Restoring a SQL Database

When
we create a backup maintenance plan with one Full backup and transaction log
backups for every 15 minutes, it is sometimes necessary to restore the FULL
backup and all the corresponding transactional backups sequentially. This may
happen if the production box goes down or if you want to have the same database
restored to another Server, etc. It is tiresome to locate all the transaction
log backups and restore them one by one.

In this article, I would like to guide SQL Server DBAs to
use a procedure, which can:

1.  Generate the
script for restoring a full backup and all corresponding transaction log
backups.

2.  Restore a full
backup and all corresponding transaction log backups along with generated
scripts.

3.  Restore the
latest full backup and all corresponding transaction log backups as a different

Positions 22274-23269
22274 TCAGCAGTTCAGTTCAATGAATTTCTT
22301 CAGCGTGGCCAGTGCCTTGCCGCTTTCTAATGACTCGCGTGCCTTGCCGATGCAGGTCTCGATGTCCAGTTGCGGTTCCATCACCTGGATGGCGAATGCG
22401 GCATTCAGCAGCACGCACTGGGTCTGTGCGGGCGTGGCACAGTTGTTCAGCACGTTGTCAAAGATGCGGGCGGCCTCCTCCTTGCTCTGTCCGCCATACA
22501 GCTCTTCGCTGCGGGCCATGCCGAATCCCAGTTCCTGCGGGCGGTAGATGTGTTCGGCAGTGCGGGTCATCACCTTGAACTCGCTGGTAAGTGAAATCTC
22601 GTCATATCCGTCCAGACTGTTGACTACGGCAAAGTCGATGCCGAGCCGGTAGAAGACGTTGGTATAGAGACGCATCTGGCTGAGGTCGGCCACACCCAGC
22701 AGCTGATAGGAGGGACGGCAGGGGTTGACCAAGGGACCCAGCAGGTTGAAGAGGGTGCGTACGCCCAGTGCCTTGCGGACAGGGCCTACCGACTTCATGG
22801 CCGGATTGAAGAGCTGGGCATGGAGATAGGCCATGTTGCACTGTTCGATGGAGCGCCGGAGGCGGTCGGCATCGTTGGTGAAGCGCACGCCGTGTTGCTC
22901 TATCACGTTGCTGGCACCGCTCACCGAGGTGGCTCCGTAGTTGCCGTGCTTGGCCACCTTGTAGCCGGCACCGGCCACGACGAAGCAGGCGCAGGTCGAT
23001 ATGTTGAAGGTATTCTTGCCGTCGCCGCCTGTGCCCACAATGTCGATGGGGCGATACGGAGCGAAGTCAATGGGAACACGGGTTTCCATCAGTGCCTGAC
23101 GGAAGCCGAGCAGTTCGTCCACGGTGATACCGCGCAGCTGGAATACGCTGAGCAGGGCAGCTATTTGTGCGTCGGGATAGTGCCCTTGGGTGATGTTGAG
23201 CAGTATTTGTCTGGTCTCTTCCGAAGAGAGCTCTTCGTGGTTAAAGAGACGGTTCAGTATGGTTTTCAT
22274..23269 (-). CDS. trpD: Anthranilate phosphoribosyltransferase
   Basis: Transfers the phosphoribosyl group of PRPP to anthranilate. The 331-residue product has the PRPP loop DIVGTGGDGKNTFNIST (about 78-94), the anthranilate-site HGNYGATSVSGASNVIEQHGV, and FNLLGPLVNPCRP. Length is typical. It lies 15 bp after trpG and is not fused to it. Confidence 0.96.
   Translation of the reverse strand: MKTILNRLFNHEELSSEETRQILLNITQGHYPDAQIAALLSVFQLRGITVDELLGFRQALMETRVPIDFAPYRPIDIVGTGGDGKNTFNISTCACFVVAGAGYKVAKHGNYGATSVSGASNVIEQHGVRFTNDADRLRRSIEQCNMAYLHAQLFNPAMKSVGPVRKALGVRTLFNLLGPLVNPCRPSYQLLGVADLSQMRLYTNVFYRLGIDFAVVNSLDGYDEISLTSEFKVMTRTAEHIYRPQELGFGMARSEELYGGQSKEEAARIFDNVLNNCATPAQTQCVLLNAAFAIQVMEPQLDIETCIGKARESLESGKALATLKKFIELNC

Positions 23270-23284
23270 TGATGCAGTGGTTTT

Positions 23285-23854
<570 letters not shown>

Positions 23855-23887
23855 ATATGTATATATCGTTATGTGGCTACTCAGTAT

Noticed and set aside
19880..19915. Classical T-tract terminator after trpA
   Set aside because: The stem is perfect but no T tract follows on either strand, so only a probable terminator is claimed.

database.

This
procedure uses xp_cmdshell and the MS-DOS ‘DIR’ command to find the backup and
transactions log sequence based on the file date.

Let
us simulate the whole backup and restore process.

Step 1

Create
a database, "Inventory," in FULL recovery mode. (You can use the
below script):


Use master
Go
CREATE DATABASE [inventory]
ON (NAME = N’inventory’,
FILENAME = N’D:\Program Files\Microsoft SQL Server\MSSQL\data\inventory.mdf’ ,
SIZE = 1, FILEGROWTH = 10%)
LOG ON (NAME = N’inventory_log’,
FILENAME = N’D:\Program Files\Microsoft SQL Server\MSSQL\data\Inventory_log.LDF’ ,
FILEGROWTH = 10%)
Go
Alter DATABASE [inventory] set recovery FULL
GO

Step 2

Create
a maintenance plan with one full backup, (as shown in figure Fig 1.0), and
transaction log backup for every 5 minutes, (as shown in figure Fig 2.0).

Fig 1.0

Fig 2.0

When this maintenance plan
runs, it creates .BAK and .TRN files as shown in the figure Fig 3.0.

Fig 3.0

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